I was introduced to the wonderful Ms Woodcock through OUP who had been scouting for a manuscript for this emerging superstar (check out her debut Hiding Heidi which was longlisted for the Carnegie Medal!) …we met in Oxford with our lovely editor, Helen Mortimer and art director, Kate Adams. We had a really collaborative discussion about the style of book we all hoped to create and its recurring themes. Kindred spirits one and all. Fiona and I have loved sharing the journey of this book, e-mithering one another with thoughts and ideas, polar bear footage, inspiring music and generally cheering on – I now count her as a good pal and would LOVE to work together again.
A lot of SCBWI-BI members are trying to get an agent as well as a publishing deal. Can you tell us a bit about your own experience? Do you have an agent?
Thanks to the marvellous SCBWI, I was able to meet editors in the flesh and pitch stories directly, so I was looking for an agent after getting my deal on Floss. I spoke to a few – all 100% A1 – and the choice of who to work with was a real coin in the air moment, there are so many strong advocates of authors out there.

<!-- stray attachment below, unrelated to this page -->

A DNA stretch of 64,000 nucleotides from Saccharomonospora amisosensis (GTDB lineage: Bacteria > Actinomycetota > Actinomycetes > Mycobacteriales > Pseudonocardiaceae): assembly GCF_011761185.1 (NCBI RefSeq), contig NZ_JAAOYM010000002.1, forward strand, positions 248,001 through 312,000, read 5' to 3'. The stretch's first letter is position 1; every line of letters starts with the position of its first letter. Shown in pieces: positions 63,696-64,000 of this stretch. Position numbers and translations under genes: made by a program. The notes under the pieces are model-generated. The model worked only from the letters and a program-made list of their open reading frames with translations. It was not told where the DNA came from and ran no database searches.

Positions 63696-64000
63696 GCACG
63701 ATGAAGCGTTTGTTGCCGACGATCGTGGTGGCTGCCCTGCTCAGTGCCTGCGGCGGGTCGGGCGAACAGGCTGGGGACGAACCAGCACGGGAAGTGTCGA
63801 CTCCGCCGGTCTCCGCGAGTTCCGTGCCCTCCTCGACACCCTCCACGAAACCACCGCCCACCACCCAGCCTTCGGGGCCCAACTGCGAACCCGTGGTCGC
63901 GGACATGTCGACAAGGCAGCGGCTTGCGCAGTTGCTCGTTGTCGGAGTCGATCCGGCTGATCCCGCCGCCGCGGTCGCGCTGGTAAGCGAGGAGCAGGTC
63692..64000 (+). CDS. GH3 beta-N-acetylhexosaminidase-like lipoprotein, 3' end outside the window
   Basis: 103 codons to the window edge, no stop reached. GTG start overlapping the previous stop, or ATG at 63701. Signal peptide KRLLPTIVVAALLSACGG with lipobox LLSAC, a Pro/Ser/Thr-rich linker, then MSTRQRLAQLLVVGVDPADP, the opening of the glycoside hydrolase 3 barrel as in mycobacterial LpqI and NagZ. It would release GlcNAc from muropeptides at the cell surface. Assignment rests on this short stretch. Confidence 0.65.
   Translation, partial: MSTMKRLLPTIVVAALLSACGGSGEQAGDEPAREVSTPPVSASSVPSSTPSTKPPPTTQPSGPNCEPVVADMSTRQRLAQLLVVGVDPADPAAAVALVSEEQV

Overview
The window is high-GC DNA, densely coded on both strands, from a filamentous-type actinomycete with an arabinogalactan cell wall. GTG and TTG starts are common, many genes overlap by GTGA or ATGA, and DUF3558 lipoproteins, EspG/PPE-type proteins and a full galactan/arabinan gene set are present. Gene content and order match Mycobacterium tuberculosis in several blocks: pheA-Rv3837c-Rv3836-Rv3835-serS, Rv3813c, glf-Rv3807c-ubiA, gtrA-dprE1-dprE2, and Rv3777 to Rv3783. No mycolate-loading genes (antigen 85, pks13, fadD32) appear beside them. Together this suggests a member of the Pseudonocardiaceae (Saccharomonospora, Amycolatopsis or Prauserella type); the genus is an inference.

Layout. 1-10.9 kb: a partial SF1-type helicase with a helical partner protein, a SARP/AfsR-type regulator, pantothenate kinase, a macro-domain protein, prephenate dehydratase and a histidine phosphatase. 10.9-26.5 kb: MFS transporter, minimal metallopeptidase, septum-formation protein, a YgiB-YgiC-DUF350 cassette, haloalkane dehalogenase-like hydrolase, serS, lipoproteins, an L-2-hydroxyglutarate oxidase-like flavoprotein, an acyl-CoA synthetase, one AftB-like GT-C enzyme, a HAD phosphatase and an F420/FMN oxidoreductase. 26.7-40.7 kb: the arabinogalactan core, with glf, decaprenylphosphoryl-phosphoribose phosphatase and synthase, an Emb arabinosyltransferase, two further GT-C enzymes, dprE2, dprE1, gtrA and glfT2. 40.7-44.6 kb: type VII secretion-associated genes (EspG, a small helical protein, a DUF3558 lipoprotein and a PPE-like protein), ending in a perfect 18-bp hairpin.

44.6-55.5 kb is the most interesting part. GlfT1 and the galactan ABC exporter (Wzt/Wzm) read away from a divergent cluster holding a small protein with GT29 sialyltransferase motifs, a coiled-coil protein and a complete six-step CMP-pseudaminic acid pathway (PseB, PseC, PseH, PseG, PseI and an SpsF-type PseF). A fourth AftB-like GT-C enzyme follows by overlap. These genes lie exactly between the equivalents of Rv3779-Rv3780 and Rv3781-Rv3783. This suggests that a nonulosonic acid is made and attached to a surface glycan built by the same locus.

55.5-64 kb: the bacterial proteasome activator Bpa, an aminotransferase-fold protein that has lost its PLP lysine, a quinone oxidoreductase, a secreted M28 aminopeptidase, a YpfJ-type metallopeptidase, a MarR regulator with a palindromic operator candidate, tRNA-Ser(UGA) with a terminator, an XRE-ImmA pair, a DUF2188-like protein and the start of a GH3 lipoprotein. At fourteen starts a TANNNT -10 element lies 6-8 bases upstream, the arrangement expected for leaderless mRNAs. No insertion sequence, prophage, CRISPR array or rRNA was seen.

How did you prepare for your first school visits or readings? Any advice for other debut authors?
I’ll let you know - I have my first school visit in a week’s time! I did read A Dot in the Snow at two book launch events and my advice (mainly to myself so it sinks in next time!) is to read slowly. It’s so tempting to garble your way through when in the spotlight and leave your young audience wondering why they bothered to sit ‘comfortably’!
The music’s loud enough, so let’s talk dirty. I mean, of course, the ‘R’ word. But first of all, perhaps you’d like to add your own stats to Justin’s Rejection-O-Meter: How many times were you rejected before you found an agent or publisher?
e) Lost count.
f) Rather not say.